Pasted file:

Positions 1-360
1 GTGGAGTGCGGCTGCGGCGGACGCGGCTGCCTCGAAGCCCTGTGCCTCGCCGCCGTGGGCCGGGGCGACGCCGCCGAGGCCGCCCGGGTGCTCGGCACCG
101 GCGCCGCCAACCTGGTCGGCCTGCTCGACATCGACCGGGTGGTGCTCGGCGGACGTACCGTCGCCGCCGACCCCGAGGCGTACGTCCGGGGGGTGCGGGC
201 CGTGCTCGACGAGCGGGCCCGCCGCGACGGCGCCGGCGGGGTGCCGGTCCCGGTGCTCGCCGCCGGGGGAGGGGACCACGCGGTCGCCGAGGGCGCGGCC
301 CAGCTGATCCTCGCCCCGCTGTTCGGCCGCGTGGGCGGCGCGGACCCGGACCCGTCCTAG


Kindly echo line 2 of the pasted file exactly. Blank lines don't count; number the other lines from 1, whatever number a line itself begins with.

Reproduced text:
1 GTGGAGTGCGGCTGCGGCGGACGCGGCTGCCTCGAAGCCCTGTGCCTCGCCGCCGTGGGCCGGGGCGACGCCGCCGAGGCCGCCCGGGTGCTCGGCACCG